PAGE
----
Five years after 'Collateral Murder', the secret US military video which made the Pentagon furious and WikiLeaks famous around the world, l'Espresso meets the WikiLeaks founder in the Ecuadorian embassy in London where he is holed up to ask whether he has changed his mind and goals. The interview below is reproduced courtesty of L'Espresso.
Drones have become the weapon of choice for the US because no American casualties are involved. If innocents are killed, that is just “collateral damage”.
Instead of going after the torturers and mass murderers, President Barack Obama has targeted the whistleblowers. Bradley Manning has become its latest victim. He is not the first and will not be the last. Obama has exposed himself as a hypocrite-in-chief.
The US military-industrial complex’s pursuit of Edward Snowden, the National Security-contractor turned whistleblower, has exposed the hollowness of US claims to being a society governed by the rule of law. Surveillance and espionage even at home are what America is all about.
Indian occupation forces have been involved in horrible crimes against defenceless civilians in Kashmir for decades. While India refuses to allow international human rights organizations or the media to visit the state, an Indian human rights organization has painstakingly documented specific crimes and identified the names of perpetrators that the Indian government refuses to punish.
This is not the first time the US has attempted to criminalize Assange.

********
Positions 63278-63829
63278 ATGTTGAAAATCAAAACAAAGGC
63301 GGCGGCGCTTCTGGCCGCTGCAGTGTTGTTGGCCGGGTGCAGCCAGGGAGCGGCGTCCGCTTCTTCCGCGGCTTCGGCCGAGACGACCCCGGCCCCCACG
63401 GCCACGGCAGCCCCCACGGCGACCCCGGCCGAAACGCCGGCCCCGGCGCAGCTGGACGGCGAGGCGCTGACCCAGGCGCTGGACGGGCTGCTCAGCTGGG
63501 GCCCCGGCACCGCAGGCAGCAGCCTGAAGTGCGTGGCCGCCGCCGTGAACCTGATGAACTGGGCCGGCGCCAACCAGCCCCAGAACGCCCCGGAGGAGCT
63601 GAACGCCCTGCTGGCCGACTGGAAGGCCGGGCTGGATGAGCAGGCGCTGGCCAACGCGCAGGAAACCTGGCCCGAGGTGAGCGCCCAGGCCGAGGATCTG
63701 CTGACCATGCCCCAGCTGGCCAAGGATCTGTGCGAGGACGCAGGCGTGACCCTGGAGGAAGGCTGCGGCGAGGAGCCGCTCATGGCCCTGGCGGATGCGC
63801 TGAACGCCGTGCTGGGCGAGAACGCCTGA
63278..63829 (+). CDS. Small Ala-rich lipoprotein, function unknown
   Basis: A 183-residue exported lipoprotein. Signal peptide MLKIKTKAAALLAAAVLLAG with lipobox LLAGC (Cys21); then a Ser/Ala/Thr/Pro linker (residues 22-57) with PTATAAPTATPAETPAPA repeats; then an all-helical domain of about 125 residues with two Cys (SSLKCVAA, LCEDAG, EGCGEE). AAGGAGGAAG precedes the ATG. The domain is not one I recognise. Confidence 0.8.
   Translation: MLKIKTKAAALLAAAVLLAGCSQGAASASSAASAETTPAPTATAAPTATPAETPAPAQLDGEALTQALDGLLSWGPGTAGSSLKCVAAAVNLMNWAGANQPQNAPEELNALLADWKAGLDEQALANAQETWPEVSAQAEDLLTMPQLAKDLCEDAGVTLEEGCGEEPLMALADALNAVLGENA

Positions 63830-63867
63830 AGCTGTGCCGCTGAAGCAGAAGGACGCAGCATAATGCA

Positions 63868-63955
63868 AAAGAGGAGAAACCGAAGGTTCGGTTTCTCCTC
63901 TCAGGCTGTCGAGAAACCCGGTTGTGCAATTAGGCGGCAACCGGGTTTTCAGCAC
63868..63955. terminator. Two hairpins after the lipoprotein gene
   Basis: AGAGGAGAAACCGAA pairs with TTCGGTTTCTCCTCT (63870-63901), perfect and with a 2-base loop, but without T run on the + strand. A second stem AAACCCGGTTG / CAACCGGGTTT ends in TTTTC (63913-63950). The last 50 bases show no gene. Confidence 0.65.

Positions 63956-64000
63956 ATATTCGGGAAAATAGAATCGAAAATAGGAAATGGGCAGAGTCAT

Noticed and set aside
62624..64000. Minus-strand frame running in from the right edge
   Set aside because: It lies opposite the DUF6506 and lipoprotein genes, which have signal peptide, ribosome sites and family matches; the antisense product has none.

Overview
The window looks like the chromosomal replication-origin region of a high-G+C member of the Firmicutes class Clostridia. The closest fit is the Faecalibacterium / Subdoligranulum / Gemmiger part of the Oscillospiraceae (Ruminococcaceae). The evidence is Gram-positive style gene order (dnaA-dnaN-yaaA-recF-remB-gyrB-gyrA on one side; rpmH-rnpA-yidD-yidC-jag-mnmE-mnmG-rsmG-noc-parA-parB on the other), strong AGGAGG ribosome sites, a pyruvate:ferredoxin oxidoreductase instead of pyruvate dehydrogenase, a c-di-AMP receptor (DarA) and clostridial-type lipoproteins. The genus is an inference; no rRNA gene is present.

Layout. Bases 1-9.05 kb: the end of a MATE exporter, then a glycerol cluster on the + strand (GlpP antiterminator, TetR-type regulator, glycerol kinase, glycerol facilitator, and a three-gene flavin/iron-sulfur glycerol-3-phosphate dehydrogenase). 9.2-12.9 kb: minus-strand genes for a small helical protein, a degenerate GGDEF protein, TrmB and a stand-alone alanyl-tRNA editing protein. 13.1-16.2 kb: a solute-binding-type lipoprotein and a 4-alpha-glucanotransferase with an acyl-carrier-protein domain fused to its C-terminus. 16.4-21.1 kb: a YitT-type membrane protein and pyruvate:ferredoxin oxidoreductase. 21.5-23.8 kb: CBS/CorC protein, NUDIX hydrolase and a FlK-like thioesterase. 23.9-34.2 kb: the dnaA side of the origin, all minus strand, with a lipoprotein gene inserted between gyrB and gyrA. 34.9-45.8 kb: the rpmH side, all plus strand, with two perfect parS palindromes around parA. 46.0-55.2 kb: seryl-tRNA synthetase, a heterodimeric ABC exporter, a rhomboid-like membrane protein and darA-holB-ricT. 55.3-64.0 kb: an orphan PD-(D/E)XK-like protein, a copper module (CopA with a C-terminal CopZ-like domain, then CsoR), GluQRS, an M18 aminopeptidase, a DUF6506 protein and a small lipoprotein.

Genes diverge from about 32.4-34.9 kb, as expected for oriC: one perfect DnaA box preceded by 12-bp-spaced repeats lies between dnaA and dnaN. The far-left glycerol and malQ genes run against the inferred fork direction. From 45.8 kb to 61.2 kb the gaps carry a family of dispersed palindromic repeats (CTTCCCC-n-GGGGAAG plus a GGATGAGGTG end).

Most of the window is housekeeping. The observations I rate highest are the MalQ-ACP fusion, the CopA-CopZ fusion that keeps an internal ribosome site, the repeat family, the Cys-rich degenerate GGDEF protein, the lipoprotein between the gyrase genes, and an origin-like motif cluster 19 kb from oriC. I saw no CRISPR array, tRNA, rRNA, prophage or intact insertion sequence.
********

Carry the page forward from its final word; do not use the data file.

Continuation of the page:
Julian Assange of WikiLeaks fame is being targeted not because he is guilty of the rape allegation. His real ‘crime’ is that he exposed America’s dirty tricks.
Pvt. Bradley Manning’s case is cutting through the calcified US domestic landscape with a sword of sympathy. After his incarceration, the public is associating the Guantanamo images associated of “those Muslim terrorists” — shackled bodies, sexualized humiliation, minds breaking under psychological torture — with the cheery and too relatable photograph of the young American soldier.
Wikileaks has proved to be the kingmaker of all news, defying the short lifespan of most news cycles to reign for a solid week-and-a-half over world headlines. Reactions over the release of secret US State Department cables ranged from shock, titillation, amusement, or apoplectic fury.
When Wikileaks arrested world headlines, the mainstream media coped by focusing on the gossip dished up by embassies on US allies, “frenemies” (friendly enemies), and outright foes
American officials are scurrying to various capitals to advise “friendly” governments that the undiplomatic, indeed nasty language used by their diplomats and officials about other leaders should not be taken too seriously.
Western policy-makers, especially in the US were in absolute panic for two days when tens of thousands of pages of leaked documents describing the grim situation in Afghanistan were released by WikiLeaks, a tiny but influential internet site.